After Jameson’s keynote, Malcolm Ross, Appian VP, Product Strategy & Deputy CTO and a team of company product Leaders gave us a preview of the latest Appian release, packed with new user, designer, developer, and platform capabilities that enable even faster low-code automation application development.
There was also a Customer Fireside Chat in which Appian CEO Matt Calkins sat down with Adena Friedman, NASDAQ President and CEO, giving viewers the inside scoop on how Nasdaq has navigated the convergence of technology and helped its clients manage risk and grow and expand their businesses in the age of accelerating change.
It’s worth noting that Friedman has led the charge on one of the biggest tech projects on Wall Street—transitioning Nasdaq’s operations to the cloud. In her chat with Calkins, she said that Nasdaq is pivoting towards its technology and data analytics businesses because that's where tech trends were heading.
“In some of our businesses like our Index business,” said Friedman, “we’re actually seeing a confluence of enormous amounts of data. We have to get streaming information from every exchange in the world. We then also have to tie that back to corporate actions, information, reference data. It's an enormous, complex migration."
"You have to put processes and change management around the data. But you also have to be able to activate and manage the data appropriately. And that's where Appian has come in.”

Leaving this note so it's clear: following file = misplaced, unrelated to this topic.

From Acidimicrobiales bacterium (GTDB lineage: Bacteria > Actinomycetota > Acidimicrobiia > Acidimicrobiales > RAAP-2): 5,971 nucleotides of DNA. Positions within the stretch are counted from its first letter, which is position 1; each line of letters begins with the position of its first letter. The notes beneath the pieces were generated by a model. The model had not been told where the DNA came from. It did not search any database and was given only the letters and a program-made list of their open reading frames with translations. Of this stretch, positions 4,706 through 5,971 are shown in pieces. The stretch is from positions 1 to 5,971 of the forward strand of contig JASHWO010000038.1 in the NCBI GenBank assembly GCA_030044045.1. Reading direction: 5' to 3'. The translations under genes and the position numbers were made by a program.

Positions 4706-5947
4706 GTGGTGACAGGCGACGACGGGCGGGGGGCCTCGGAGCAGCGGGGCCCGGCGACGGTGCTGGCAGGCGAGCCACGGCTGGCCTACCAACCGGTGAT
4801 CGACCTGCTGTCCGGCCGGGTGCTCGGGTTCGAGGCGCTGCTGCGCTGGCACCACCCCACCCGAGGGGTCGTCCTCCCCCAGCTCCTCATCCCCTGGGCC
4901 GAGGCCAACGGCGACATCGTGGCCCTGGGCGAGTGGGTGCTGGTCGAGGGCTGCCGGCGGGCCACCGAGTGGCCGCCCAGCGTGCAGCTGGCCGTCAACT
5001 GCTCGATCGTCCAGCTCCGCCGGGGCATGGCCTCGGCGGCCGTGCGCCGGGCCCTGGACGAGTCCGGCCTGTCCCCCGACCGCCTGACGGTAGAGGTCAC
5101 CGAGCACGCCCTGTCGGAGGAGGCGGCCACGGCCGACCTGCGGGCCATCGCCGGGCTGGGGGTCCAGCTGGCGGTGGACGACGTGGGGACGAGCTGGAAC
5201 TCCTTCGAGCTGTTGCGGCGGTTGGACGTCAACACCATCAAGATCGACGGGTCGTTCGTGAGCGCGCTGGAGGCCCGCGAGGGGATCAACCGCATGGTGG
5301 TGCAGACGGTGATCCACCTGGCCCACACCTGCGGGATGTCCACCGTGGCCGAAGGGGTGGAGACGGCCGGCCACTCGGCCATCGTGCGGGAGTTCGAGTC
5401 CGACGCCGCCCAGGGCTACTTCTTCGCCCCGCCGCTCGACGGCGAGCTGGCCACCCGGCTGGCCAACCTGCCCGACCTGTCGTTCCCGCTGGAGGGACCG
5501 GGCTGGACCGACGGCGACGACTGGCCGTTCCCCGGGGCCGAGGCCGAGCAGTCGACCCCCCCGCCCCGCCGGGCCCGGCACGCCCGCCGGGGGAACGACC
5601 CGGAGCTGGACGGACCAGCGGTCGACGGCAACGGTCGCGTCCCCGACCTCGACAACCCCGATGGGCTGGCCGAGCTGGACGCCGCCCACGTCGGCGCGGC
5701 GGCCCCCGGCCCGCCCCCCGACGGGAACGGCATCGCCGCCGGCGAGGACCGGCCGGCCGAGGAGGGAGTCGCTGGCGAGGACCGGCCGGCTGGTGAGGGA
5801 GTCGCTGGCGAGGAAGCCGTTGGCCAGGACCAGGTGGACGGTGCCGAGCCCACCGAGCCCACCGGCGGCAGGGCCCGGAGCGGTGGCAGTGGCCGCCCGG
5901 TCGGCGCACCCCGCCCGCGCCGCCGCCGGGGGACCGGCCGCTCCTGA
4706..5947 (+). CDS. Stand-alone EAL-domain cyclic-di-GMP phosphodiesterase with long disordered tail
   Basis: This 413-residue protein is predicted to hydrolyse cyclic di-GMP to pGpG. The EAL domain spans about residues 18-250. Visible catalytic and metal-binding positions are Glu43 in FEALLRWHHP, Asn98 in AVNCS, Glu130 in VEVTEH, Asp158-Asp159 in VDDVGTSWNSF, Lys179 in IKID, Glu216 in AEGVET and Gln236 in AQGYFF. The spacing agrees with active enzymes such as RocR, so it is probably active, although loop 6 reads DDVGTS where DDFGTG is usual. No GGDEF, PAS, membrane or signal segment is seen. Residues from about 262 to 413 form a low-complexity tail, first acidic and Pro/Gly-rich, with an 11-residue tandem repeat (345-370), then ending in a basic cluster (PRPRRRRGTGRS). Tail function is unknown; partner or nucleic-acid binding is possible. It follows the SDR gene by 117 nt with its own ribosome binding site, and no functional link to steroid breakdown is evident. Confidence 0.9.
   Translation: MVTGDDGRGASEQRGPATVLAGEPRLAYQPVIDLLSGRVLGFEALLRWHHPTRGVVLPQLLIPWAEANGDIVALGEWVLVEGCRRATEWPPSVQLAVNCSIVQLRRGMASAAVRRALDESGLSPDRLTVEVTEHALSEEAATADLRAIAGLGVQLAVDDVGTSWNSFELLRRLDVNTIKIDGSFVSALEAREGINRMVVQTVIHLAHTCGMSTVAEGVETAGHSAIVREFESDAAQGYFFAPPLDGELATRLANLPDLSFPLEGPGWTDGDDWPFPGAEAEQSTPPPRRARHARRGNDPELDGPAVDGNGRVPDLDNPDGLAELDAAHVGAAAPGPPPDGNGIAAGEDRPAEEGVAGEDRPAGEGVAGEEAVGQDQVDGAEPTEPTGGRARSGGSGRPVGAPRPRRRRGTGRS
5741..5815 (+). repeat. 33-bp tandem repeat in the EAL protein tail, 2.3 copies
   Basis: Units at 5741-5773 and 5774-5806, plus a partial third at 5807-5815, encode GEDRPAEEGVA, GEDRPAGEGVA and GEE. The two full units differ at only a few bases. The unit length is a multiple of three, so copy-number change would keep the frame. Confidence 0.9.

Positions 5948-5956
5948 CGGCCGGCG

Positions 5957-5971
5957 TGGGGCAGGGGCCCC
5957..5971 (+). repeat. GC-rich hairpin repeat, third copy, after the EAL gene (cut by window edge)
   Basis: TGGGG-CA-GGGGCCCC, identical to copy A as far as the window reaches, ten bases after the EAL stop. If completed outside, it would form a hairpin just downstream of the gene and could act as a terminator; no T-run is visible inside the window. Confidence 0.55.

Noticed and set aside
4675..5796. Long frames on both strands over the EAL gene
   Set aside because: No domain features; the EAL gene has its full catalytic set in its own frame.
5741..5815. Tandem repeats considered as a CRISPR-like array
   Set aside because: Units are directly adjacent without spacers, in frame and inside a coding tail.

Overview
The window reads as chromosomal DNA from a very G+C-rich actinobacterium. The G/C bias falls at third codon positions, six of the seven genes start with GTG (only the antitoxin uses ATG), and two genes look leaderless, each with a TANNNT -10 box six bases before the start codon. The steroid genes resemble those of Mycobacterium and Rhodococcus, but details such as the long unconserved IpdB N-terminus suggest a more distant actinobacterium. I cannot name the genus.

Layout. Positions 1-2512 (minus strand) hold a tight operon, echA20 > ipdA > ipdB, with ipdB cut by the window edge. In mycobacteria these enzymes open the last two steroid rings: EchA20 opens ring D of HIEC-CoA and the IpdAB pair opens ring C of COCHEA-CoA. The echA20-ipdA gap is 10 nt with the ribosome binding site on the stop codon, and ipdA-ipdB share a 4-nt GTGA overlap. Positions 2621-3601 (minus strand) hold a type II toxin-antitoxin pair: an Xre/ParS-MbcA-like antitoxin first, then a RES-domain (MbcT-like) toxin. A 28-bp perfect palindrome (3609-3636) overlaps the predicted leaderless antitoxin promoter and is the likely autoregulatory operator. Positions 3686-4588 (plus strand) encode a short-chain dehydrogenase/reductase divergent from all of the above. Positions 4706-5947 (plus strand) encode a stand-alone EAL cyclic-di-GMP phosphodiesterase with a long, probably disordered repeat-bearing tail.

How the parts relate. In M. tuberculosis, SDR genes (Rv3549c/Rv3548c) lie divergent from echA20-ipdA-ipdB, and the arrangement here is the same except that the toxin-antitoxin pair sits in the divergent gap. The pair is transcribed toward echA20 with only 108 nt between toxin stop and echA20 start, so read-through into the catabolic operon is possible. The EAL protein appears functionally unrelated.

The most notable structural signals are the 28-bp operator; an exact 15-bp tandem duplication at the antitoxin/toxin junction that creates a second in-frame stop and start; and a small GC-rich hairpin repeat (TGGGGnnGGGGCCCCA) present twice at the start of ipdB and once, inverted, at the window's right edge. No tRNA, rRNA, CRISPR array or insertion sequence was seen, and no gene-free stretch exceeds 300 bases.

Friedman also talked about the importance of agility to facilitate acquisitions in the digital age. She talked about operational resilience and reacting to change, noting that resilience for Nasdaq is more about processes and systems that facilitate processes. Having a low-code platform, she said, is what helps you be much more nimble.
“One of the things we decided to do when I first became CEO,” said Friedman, “is make a significant investment in our market infrastructure software. It’s nimble and it works really well to meet today's needs. But what are the needs going to be in 10 years? And are we ready? Because you know to move a market onto a new system, to move into a whole new technology around markets is not something that happens overnight.”
“So, we actually have made a significant investment to rewrite all of our trading software,” said Friedman. “All of it. So we can launch markets in the cloud. And we can facilitate that for 130 other clients around the world which gives them a lot more flexibility and agility going forward.”